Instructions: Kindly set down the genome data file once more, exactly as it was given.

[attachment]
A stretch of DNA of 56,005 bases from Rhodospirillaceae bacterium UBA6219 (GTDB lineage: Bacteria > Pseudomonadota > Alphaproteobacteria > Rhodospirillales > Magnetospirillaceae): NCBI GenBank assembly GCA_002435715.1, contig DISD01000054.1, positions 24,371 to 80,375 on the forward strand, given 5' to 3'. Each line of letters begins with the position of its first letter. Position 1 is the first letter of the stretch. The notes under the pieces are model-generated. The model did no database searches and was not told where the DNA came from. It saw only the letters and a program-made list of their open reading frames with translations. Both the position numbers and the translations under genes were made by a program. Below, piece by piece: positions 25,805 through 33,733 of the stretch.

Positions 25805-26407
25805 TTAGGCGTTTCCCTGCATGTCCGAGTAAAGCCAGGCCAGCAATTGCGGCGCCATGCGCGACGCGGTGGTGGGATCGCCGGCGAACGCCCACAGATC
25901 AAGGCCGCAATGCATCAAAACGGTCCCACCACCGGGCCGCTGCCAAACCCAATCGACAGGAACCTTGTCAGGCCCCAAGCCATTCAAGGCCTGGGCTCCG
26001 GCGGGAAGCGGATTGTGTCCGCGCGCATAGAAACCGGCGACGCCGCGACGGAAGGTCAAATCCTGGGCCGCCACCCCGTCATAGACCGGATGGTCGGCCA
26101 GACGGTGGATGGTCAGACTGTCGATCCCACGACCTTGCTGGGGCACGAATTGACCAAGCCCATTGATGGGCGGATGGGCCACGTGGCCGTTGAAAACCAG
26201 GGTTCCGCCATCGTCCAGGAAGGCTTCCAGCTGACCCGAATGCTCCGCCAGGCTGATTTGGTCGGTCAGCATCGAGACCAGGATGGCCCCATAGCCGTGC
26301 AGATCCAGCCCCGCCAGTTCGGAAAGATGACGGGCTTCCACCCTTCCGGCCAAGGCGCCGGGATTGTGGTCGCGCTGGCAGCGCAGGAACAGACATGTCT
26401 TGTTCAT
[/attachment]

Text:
A stretch of DNA of 56,005 bases from Rhodospirillaceae bacterium UBA6219 (GTDB lineage: Bacteria > Pseudomonadota > Alphaproteobacteria > Rhodospirillales > Magnetospirillaceae): NCBI GenBank assembly GCA_002435715.1, contig DISD01000054.1, positions 24,371 to 80,375 on the forward strand, given 5' to 3'. Each line of letters begins with the position of its first letter. Position 1 is the first letter of the stretch. The notes under the pieces are model-generated. The model did no database searches and was not told where the DNA came from. It saw only the letters and a program-made list of their open reading frames with translations. Both the position numbers and the translations under genes were made by a program. Below, piece by piece: positions 25,805 through 33,733 of the stretch.

Positions 25805-26407
25805 TTAGGCGTTTCCCTGCATGTCCGAGTAAAGCCAGGCCAGCAATTGCGGCGCCATGCGCGACGCGGTGGTGGGATCGCCGGCGAACGCCCACAGATC
25901 AAGGCCGCAATGCATCAAAACGGTCCCACCACCGGGCCGCTGCCAAACCCAATCGACAGGAACCTTGTCAGGCCCCAAGCCATTCAAGGCCTGGGCTCCG
26001 GCGGGAAGCGGATTGTGTCCGCGCGCATAGAAACCGGCGACGCCGCGACGGAAGGTCAAATCCTGGGCCGCCACCCCGTCATAGACCGGATGGTCGGCCA
26101 GACGGTGGATGGTCAGACTGTCGATCCCACGACCTTGCTGGGGCACGAATTGACCAAGCCCATTGATGGGCGGATGGGCCACGTGGCCGTTGAAAACCAG
26201 GGTTCCGCCATCGTCCAGGAAGGCTTCCAGCTGACCCGAATGCTCCGCCAGGCTGATTTGGTCGGTCAGCATCGAGACCAGGATGGCCCCATAGCCGTGC
26301 AGATCCAGCCCCGCCAGTTCGGAAAGATGACGGGCTTCCACCCTTCCGGCCAAGGCGCCGGGATTGTGGTCGCGCTGGCAGCGCAGGAACAGACATGTCT
26401 TGTTCAT